But even strong hospital operations are continuing to face a turbulent market, with unrelenting pressure from payers to cut costs and from patients to provide more convenient care, said David Blish, director of health care consulting at Katz Sapper & Miller, an Indianapolis-based accounting and consulting firm.
“Hospitals are looking for anything and everything to find stability, because it’s tough,” he said.
In the last few decades, hospitals have responded by shifting most care from inpatient to lower-cost, shorter-stay facilities, such as ambulatory surgical centers, even for such complicated procedures as hip replacements.
Now, Nalli wants to continue pushing St. Vincent to become less focused on big hospitals and more nimble with smaller operations.
In the past year, St. Vincent has opened three small hospitals in Hamilton and Hendricks counties. Each is just 16,000 square feet, or about the size of two large suburban houses. They feature compact floor plans, requiring little walking between the emergency room, X-ray and CT-scan suite, pharmacy, nurse’s station and other operations.
The selling point to patients is fast service and convenience: 15 minutes or less to see a doctor.
“It’s part of reimagining health care,” Nalli said as he sat in the lobby of the newest location, on Allisonville Road in Castleton, which is set to open within weeks. “This concept for health care transformation has been incredibly accepted in the communities we have them.”
But even if patients like them, some insurers are not sold. Anthem, the largest commercial health insurer in Indiana, said St. Vincent’s small hospitals are not in its networks, a move that could raise the out-of-pocket cost for Anthem members.
Changes big and small
The neighborhood hospitals, if successful, could upset the traditional concept of a huge, full-service hospital with patient towers and thousands of employees.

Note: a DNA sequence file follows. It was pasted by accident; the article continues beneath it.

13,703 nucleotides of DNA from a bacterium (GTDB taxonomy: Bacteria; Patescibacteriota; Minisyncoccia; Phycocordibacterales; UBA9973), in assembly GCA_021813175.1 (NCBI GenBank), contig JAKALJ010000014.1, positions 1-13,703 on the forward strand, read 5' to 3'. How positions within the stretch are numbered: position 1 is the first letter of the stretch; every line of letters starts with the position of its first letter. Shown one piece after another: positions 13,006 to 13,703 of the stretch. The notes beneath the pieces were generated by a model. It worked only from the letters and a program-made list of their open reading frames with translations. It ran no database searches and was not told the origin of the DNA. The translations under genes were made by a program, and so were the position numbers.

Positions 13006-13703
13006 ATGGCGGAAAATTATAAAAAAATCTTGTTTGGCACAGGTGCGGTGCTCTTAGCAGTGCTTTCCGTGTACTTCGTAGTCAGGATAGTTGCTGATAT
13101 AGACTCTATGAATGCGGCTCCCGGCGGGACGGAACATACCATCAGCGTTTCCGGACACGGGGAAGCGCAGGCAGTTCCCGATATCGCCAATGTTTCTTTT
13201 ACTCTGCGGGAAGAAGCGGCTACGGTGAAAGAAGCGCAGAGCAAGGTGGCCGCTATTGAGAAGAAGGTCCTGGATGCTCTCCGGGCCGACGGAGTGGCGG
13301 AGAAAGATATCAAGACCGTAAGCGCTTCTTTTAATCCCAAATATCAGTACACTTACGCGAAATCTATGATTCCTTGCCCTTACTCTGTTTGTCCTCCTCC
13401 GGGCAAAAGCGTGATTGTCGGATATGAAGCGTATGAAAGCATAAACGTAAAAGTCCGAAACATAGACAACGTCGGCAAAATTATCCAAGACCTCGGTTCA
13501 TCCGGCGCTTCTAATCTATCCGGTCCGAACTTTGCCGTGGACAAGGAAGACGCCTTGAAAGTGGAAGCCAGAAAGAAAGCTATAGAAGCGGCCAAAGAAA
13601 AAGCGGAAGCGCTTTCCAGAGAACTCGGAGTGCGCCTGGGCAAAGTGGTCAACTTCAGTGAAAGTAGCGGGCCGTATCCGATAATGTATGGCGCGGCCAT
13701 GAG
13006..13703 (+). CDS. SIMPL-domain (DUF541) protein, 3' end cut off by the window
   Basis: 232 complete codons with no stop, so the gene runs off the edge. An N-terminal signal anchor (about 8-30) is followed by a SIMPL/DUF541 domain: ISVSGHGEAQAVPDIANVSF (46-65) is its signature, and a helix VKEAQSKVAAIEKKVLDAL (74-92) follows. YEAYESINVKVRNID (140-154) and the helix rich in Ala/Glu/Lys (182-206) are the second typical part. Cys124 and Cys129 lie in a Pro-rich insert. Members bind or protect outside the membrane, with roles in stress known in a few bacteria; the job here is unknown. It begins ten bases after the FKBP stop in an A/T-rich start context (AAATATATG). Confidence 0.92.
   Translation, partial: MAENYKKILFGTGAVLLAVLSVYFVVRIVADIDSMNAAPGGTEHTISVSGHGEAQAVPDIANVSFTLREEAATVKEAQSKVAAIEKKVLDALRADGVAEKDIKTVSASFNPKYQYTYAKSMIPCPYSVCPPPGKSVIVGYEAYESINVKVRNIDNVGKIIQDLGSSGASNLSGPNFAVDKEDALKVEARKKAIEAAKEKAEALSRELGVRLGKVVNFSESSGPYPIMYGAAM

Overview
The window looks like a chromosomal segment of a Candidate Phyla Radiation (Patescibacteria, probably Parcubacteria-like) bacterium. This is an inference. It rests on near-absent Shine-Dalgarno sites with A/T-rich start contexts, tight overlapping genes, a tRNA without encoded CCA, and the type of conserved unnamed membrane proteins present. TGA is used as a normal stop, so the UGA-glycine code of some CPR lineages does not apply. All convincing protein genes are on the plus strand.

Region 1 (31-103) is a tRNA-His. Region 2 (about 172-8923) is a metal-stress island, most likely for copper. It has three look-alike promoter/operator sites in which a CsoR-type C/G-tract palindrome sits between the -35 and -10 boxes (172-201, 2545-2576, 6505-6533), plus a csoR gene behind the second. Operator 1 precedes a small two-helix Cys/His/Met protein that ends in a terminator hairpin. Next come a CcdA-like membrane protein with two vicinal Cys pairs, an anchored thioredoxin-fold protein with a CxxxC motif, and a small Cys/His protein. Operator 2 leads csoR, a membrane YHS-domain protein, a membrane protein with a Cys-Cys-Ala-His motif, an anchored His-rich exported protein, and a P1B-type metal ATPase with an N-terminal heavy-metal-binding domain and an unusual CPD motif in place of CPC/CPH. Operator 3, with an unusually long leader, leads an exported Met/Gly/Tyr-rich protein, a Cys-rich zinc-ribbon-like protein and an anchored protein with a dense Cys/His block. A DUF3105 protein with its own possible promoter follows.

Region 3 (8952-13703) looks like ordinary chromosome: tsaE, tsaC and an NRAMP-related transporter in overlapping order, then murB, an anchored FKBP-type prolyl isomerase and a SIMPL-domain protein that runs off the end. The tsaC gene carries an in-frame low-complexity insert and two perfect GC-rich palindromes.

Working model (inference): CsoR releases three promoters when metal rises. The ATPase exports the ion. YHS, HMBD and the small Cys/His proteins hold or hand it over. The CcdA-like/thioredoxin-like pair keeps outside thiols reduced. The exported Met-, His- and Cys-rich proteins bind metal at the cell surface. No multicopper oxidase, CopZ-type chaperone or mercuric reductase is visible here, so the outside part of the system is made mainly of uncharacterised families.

And Nalli said he is willing to disrupt the status quo, even if it hurts some of St. Vincent’s other facilities. Already, each small hospital has seven overnight beds, which St. Vincent transferred from its big hospitals in Indianapolis, Carmel and Evansville.
“We recognize for us to truly advance health care delivery, we needed to disrupt ourselves,” Nalli said.
Given St. Vincent’s neighborhood-hospital strategy, many health care observers are perplexed by its involvement in a health care development proposed for 30 acres at 96th Street and Spring Mill Road. Nalli this month confirmed St. Vincent holds options to acquire property at the intersection but said it has no definite plans.
A letter sent to nearby residents by local development firms Ambrose Property Group and Bremner Real Estate said a $1 billion hospital complex is planned for the site. Plans filed with the city of Carmel by Ambrose and Sexton Development LLC, which owns 15 acres at the intersection, show nine buildings and four parking garages.
Asked about the filing, Nalli said: “We didn’t submit the drawings for that, so I can’t comment on that. And billion-dollar projects are nowhere near our idea of, ‘What does reimagining health care look like?’”
Carmel officials have said they want St. Vincent to disclose detailed plans before they consider rezoning the property. (See story on page 7.)
Nalli said St. Vincent remains committed to its flagship hospital on West 86th Street and is continuing to make investments there. That includes the renovation of the St. Vincent Women’s Hospital, upgrades to operating rooms, a brand-new education and simulation center, a house for patient families, and an expansion of the pediatric intensive care unit at Peyton Manning Children’s Hospital.
But the focus is on making changes big and small, from embracing telemedicine to rolling out online-appointment scheduling—all in a quest to win more business from patients, who are increasingly better informed and more selective.
“Where do we see the opportunity to change or alter or innovate and also disrupt ourselves?” Nalli asked. “We need to make sure we are staying ahead of what health care delivery looks like.”•